Pale Blue Earth USB Rechargeable AA and AAA Batteries Review

Every single year, people throw away over 3 billion batteries in the U.S. alone. That comes out to some 180,000 tons of hazardous waste material entering landfills annually. And as those batteries corrode over time, the chemicals inside of them leech into the soil and water.

That’s why the shift toward rechargeable batteries like Pale Blue Earth’s is so important. The average American household goes through about 7.5 alkaline batteries a month. If everyone had access to functional, high-quality rechargeable batteries, that number would come down drastically — and the environmental impact would be enormous.

Modern Rechargeable Batteries

Pale Blue Earth’s whole mission is to address the environmental problems with disposable batteries. The brand wanted to make batteries that met the needs of users, without bringing the planet down. And in the 20 years since it started along that path, rechargeable battery technology has advanced a lot.

Like Pale Blue Earth’s C, D, and 9V batteries, its AA and AAA batteries have a USB-C plug-in on the side of the battery itself. The batteries ship with a very convenient USB-A to a four-way USB-C splitter making it easy to charge all four batteries in the pack at once.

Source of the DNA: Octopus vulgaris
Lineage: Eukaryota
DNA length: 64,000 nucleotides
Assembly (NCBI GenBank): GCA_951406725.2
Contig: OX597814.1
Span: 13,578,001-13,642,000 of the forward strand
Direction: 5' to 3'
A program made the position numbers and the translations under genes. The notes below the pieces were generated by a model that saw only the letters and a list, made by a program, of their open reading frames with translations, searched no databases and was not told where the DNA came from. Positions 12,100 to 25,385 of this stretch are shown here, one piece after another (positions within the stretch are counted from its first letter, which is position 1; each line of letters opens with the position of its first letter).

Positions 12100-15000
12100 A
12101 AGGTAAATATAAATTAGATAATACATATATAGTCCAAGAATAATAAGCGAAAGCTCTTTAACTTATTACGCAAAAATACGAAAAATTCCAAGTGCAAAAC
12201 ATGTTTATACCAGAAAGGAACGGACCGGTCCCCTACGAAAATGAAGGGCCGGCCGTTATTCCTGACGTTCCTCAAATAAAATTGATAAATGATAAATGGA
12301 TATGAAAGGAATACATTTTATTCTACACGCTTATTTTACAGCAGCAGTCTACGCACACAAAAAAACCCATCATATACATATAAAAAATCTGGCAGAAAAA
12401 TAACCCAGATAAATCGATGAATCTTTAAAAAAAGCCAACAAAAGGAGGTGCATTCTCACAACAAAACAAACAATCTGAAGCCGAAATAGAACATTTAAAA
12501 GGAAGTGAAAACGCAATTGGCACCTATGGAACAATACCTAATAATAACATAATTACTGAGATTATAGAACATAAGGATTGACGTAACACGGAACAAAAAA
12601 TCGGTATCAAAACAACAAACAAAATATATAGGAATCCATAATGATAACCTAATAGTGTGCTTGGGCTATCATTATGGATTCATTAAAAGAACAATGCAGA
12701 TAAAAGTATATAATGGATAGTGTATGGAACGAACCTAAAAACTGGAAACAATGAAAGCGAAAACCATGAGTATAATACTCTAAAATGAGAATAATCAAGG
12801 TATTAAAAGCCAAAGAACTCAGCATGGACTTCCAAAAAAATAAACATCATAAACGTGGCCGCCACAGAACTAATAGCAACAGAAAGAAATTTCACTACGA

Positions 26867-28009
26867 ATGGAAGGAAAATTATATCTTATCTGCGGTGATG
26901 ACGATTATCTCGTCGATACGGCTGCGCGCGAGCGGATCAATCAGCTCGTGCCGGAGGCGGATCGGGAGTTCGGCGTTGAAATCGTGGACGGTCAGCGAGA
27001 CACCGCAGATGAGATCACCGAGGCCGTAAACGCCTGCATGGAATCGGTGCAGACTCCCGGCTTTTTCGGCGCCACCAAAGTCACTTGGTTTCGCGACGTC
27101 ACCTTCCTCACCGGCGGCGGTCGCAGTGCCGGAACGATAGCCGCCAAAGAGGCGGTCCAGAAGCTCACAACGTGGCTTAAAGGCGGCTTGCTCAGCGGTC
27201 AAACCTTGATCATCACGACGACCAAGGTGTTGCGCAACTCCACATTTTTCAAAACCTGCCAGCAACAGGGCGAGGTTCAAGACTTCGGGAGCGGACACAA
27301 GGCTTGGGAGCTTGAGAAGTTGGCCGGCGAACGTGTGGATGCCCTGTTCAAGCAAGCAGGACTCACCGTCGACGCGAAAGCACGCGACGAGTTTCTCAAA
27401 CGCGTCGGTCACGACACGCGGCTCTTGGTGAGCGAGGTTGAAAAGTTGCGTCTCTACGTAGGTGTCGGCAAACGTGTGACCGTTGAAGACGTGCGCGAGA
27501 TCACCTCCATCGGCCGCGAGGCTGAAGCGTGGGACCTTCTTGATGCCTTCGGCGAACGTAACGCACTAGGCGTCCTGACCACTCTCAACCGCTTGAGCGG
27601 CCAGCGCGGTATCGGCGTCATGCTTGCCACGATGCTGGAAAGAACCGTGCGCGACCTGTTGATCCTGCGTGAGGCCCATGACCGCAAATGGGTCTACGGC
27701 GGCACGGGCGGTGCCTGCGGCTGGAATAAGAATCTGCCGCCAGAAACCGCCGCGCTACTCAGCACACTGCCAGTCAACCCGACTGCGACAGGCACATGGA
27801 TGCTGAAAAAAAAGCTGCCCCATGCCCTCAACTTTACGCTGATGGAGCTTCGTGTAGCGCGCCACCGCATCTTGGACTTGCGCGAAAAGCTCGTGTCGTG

I appreciate this recent progressive step to USB-C on the batteries. Previous Pale Blue Earth versions used a micro-USB, which is still available on a 9V battery size. The next step will hopefully be a USB-C option on the source end of the charging cable.

Battery Chemistry & Comparing Competitors

(Photo/Cameron Martindell)

The lithium-ion chemistry used in Pale Blue Earth rechargeable batteries is one of the most stable and safest in the industry. This is why it’s become the standard in most modern rechargeable batteries.

Pale Blue Earth claims these batteries have 1,000 charge cycles. The brand says that equates to preventing 1,000 alkaline batteries from being used and disposed of.

But, consider this: Pale Blue Earth’s AA lithium-ion rechargeable batteries only have a capacity of 1,700 milliampere hours (mAh). That unit, mAh, measures the energy charge a battery can hold and how long its juice will last. Compared to Pale Blue Earth’s AA batteries, alkaline AA batteries hold 2,850 mAh, and straight-up lithium AA batteries can hold as much as 2,700-3,300 mAh.